James Andrew Murray

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James Andrew Murray
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Born(1840-09-10)September 10, 1840
Died(1921-05-11)May 11, 1921

James Andrew Murray (September 10, 1840- May 11,1921) was an Irish-born entrepreneur from County Clare, Ireland. He moved to the outskirts of Ontario, Canada with his family as young boy. As a young adult he travelled west to California during the Gold Rush days and then moved north to the Montana Territory. It was in the Montana Territories where he found success mining the streams near Pioneer, a small camp between Missoula and Helena. He parlayed his success in mining to build a business empire that stretched throughout the Western United States, He owned mines, banks, resorts, office buildings and water companies in Idaho, Washington State, Nevada, Arizona and California.

Murray operated his businesses from Butte, Montana for many years, until he purchased the Tevis mansion adjacent to Cannery Row in Monterey California in 1900. His business partners included W.A. Clark, Marcus Daly, and Augustus Heinze.[1][2] Murray was active in the Irish Nationalist movement in the United States. He employed his nephew, future U.S. Senator James E. Murray to assist with his business and advocate for an Independent Ireland.[3] Murray's philanthropy included supporting the performing arts in the Montana Territory though a long term partnership with John Maguire.[4]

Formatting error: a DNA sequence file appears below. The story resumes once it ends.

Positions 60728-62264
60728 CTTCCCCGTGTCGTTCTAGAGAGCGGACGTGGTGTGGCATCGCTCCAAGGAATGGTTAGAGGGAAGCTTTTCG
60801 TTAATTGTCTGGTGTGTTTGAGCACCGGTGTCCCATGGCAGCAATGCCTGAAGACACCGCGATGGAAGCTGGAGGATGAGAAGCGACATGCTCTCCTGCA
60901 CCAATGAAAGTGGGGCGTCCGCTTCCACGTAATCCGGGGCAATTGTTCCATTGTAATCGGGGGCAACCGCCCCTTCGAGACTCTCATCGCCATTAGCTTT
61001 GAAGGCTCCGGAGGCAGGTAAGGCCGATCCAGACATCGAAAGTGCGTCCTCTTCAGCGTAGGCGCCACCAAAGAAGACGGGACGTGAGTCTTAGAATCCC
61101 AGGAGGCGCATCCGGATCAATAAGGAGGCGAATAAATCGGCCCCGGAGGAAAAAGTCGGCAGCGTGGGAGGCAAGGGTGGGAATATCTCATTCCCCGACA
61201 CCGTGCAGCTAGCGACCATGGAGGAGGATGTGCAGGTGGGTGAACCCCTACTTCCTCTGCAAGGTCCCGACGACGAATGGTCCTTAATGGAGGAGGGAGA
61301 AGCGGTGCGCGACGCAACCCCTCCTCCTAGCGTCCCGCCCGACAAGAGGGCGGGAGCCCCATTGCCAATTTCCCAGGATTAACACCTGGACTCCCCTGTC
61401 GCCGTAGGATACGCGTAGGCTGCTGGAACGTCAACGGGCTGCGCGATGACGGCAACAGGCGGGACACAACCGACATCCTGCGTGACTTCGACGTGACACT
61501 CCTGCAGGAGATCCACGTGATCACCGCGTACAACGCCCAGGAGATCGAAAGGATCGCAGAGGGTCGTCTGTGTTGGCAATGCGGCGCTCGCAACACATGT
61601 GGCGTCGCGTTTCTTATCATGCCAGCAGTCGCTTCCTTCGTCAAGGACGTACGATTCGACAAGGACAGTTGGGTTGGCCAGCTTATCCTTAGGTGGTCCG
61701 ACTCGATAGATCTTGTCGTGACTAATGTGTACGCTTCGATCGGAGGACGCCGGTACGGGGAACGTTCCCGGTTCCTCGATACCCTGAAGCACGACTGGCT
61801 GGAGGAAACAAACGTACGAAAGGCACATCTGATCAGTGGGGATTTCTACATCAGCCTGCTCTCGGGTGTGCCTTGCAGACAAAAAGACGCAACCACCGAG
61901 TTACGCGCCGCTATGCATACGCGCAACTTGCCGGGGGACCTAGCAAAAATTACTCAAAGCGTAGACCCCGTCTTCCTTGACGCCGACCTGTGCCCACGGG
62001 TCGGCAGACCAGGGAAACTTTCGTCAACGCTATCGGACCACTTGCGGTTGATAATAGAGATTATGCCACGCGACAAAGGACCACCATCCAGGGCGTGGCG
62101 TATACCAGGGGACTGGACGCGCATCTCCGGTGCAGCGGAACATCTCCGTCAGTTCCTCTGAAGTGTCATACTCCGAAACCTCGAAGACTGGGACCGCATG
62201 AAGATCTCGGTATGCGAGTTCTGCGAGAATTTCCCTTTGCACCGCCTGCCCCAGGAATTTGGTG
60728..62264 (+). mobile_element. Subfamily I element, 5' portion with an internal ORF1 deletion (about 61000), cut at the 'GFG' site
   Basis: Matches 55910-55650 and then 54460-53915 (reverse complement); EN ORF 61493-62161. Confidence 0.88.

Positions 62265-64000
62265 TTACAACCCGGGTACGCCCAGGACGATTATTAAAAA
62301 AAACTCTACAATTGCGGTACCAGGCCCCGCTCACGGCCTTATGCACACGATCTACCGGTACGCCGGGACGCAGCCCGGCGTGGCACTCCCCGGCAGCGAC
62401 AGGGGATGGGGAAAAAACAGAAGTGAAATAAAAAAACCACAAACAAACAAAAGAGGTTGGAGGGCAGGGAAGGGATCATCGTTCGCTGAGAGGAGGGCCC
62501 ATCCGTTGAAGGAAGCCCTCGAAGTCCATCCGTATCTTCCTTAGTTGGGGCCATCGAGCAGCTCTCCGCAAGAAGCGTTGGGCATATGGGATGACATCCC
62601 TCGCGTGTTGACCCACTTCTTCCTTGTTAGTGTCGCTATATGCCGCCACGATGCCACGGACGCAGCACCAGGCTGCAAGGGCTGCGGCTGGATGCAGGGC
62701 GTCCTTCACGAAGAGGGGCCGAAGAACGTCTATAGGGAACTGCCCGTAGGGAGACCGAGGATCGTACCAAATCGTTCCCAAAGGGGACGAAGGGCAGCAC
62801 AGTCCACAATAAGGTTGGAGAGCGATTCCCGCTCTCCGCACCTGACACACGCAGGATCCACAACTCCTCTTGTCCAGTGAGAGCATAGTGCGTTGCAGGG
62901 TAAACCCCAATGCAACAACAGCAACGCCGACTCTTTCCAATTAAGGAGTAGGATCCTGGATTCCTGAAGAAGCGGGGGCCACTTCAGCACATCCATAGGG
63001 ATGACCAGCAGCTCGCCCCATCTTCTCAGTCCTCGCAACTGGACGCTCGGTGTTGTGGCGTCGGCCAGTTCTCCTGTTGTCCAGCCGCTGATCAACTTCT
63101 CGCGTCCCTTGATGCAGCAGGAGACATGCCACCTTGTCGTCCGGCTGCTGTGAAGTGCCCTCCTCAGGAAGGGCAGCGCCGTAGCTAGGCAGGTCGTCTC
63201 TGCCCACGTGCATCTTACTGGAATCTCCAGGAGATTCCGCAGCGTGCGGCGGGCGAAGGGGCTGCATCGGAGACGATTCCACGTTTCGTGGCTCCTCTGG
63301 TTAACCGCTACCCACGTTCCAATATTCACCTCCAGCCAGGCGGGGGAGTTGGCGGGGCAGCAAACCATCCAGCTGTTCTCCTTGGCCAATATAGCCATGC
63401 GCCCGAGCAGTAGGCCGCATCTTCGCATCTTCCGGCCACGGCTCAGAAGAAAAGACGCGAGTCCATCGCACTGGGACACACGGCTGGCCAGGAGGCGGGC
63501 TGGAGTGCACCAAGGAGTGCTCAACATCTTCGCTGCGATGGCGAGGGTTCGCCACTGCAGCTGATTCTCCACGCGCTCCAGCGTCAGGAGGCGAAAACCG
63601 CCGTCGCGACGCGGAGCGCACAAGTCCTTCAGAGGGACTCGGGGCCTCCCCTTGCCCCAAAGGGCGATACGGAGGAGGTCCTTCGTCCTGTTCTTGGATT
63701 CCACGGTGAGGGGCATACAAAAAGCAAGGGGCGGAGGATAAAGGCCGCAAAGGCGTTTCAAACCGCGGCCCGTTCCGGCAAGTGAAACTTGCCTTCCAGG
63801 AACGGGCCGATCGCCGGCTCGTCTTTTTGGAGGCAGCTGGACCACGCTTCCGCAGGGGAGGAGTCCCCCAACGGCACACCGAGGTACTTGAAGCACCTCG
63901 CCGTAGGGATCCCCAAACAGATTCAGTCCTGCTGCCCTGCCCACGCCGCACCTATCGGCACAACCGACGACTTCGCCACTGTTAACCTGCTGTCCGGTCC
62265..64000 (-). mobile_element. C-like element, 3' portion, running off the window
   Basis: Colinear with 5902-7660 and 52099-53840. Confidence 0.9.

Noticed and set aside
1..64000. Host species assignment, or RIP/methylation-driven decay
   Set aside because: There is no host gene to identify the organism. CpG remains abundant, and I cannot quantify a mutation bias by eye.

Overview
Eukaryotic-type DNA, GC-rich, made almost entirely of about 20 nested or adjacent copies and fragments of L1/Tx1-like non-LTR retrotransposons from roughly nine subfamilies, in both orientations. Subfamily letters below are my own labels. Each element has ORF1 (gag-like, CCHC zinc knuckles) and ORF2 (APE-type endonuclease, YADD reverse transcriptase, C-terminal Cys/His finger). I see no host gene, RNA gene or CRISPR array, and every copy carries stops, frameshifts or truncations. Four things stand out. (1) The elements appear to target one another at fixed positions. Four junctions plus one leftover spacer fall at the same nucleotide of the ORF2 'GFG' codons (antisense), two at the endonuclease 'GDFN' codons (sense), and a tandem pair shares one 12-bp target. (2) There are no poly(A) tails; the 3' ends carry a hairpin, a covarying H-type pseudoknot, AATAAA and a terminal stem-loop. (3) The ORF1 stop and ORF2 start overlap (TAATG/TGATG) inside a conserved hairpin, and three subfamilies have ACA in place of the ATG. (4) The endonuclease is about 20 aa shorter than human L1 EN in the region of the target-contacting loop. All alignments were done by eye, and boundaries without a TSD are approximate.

1. Farley, Bill; Emmons, David M. (2018). James A. Murray: Butte's radical Irish millionaire. Missoula, Montana: Mountain Press Publishing Company. ISBN 978-0-87842-682-9.
  2. Farley, Bill (2016). "Rocky Mountain RADICALS: Copper King James A. Murray, Senator James E. Murray, and Seventy-Eight Years of Montana Politics, 1883–1961". Montana: The Magazine of Western History. 66 (1): 39–58. ISSN 0026-9891.
  3. Spritzer, Donald E. (1985). Senator James E. Murray and the limits of post-war liberalism. Modern American history. New York, N. Y. u.a: Garland. ISBN 978-0-8240-5680-3.
  4. Clark, Archie L. (1952). "John Maguire. Butte's "Belasco"". The Montana Magazine of History. 2 (1): 32–40. ISSN 1939-9952.

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